5 reasons dogs are great for your health
We already know why dogs are great pets—they’re loving, playful, funny, and cuddly. And here are five ways a dog can be good for your physical and mental well-being.
We already know why dogs are great pets—they’re loving, playful, funny, and cuddly. They’re also hard workers that help us hunt and protect us from danger. But what might not be so obvious is that dogs keep us healthy too. Here we’ll look at 5 key ways having is dog is good for our physical and mental well-being.
1. Dogs keep us active.
Dog owners tend to have lifestyles that keep them fit. Studies have shown that moderate exercise can confer substantial health benefits. Walking for even a half-hour a day can help you improve muscle tone, control obesity, reduce the risk for cardiovascular disease, improve mental clarity, and even add years to your life. So that morning walk, evening Frisbee toss, or weekend hike with your dog isn’t just play—it’s actively improving your physical health.
2. Dogs improve heart health.
In clinical studies, pet owners tend to have lower resting blood pressures than their non-pet-owning counterparts. Interestingly, dog owners who’ve suffered a heart attack also have better outcomes than heart attack survivors who don’t have a dog. And those who don’t have a dog were found to have a 20% greater chance of dying from a heath attack than those with a dog. While a direct causative relationship isn’t clear, a 2013 article from the journal Circulation suggests that the more active lifestyle that usually accompanies pet ownership is heart-healthy for humans.
3. Dogs reduce stress and improve mood.
It’s no secret that dogs have a talent for cheering us up, but did you know that they have this effect in a very real biochemical sense? Having a cuddly companion animal reduces levels of the stress hormone cortisol and increases levels of serotonin—a chemical in the brain that’s associated with happiness and feelings of well-being. Cuddling with your dog for a few minutes every day isn’t just fun—it quite literally changes your brain chemistry, helping you stay calmer and more centered when facing stressful situations. There’s also been some work suggesting that dog ownership is good for patients with mood disorders like depression—improving mood while reducing the number of physician visits.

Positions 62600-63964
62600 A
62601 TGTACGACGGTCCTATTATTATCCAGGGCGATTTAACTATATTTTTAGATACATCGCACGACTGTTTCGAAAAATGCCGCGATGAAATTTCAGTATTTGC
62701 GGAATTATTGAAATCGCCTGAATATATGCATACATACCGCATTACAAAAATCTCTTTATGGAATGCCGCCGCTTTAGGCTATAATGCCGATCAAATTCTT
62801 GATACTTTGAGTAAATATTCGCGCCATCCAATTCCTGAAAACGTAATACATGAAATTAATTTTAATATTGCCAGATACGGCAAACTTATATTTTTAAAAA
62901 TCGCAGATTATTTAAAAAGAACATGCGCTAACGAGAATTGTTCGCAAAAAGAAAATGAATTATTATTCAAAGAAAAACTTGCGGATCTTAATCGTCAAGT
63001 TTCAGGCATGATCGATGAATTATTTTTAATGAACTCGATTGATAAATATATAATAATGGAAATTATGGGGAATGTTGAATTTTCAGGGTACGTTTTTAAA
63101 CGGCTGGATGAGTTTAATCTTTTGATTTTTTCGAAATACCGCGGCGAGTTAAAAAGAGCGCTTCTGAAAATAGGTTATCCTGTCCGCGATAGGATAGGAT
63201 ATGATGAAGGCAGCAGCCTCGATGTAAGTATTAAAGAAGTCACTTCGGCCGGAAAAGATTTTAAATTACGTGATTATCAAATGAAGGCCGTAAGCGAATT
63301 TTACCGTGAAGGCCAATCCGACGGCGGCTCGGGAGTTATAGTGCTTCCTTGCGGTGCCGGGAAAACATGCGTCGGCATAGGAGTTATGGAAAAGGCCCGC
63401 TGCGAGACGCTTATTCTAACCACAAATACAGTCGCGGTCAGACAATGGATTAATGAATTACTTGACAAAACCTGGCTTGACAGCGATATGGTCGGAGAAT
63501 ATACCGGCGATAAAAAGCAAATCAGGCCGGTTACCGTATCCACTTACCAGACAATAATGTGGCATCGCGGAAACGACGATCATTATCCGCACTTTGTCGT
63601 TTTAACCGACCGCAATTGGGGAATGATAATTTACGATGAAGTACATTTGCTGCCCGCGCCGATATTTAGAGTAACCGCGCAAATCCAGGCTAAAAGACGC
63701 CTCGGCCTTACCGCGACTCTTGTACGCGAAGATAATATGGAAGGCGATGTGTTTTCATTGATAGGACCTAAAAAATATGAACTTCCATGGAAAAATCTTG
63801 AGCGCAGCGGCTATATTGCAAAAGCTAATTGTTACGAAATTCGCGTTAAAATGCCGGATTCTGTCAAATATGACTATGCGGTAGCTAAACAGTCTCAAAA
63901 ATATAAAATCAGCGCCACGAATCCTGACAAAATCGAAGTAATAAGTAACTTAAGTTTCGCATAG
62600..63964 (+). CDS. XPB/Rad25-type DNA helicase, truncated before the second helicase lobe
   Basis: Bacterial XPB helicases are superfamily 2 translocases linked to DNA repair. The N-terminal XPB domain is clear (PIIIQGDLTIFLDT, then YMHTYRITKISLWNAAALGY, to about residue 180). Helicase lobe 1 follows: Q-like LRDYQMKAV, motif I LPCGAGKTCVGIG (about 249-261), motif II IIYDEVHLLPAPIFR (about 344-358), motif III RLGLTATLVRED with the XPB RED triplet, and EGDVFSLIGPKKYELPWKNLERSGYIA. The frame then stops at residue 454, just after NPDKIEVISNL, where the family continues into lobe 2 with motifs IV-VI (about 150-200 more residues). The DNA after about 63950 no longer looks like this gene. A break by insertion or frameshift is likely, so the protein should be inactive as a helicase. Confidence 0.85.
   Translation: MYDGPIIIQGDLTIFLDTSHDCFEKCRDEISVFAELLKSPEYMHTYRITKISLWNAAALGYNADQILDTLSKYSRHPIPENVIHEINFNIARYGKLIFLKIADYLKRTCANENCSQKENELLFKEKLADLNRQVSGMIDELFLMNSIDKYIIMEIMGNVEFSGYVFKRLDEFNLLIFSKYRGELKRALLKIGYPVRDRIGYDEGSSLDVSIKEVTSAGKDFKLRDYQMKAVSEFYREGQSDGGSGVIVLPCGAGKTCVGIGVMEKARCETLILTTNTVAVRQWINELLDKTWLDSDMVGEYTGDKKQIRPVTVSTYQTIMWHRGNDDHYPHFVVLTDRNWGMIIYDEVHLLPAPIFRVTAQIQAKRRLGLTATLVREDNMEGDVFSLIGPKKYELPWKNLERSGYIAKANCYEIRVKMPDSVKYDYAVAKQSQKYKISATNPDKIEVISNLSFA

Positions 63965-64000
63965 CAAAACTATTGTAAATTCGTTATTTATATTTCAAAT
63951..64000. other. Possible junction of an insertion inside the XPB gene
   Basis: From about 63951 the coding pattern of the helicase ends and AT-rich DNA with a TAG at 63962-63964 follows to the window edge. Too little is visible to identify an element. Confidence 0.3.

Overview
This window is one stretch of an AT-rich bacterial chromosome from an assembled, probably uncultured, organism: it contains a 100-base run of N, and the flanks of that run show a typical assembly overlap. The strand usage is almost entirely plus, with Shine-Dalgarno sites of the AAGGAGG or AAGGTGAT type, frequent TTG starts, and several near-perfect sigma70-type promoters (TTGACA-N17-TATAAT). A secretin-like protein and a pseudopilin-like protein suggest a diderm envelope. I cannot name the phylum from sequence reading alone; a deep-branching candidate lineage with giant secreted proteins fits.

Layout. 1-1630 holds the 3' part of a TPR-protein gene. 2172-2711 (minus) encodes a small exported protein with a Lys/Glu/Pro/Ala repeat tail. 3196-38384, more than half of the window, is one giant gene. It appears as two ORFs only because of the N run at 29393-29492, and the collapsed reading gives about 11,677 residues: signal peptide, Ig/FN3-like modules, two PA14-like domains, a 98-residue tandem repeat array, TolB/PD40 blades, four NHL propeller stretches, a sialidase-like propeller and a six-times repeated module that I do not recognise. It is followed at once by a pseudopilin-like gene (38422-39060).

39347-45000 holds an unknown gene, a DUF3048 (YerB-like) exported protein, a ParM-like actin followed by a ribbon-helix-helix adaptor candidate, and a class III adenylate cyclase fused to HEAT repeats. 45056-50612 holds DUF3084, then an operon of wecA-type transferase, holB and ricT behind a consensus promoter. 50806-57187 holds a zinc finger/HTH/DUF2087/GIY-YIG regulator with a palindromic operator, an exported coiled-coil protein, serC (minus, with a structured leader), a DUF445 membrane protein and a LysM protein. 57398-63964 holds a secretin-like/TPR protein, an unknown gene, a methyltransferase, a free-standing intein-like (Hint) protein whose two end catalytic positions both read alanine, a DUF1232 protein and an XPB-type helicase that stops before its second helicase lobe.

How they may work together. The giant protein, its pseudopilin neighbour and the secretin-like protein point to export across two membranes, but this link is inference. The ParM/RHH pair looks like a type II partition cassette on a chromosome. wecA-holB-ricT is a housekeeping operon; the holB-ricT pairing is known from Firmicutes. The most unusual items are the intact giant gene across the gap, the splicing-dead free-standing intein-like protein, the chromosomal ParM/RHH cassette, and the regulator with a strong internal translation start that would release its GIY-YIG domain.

4. Dogs boost immunity & fight allergies.
Having a dog around the house can also help boost your family’s immunity. Healthy human immune systems function best when exposed to small challenges from bacteria, viruses, pollens, dust, and other natural substances. Having a dog around is a great way to build our immunity through limited exposure to, for lack of a more elegant term, dirt. These limited exposures help our immune systems “learn” how best to respond to invading organisms or environmental exposures, so we’re not caught helpless when a more serious bug comes around.
5. Dogs can even help detect disease.
At the frontiers of the dog-to-human connection is the idea that some dogs can even detect hidden disease in people. Because dogs are particularly sensitive to even minute changes in their environment, primarily though their sense of smell, some can even detect hidden disease states in their owners. Dogs have been known to “sniff out” certain cancers in their owners, cued by subtle changes in smell related to chemicals in the sweat or urine or their owners. Other dogs can detect sudden changes in our bodies before we can. Seizure dogs can detect an impending epileptic episode in their owners before it occurs. Other dogs can even detect abnormal blood sugar levels in diabetic owners. It’s clear that we’re only beginning to learn all the ways that dogs help us live better lives.
So, the next time you give your pup a cuddle, be sure to say thanks for all the ways they keep you healthy!
Cecily Kellogg is a pet lover who definitely has crazy cat lady leanings. Her pets are all shelter rescues, including the dog, who is scared of the cats. She spent eight years working as a Veterinary Technician before becoming a writer. Today she writes all over the web, including here at Figo.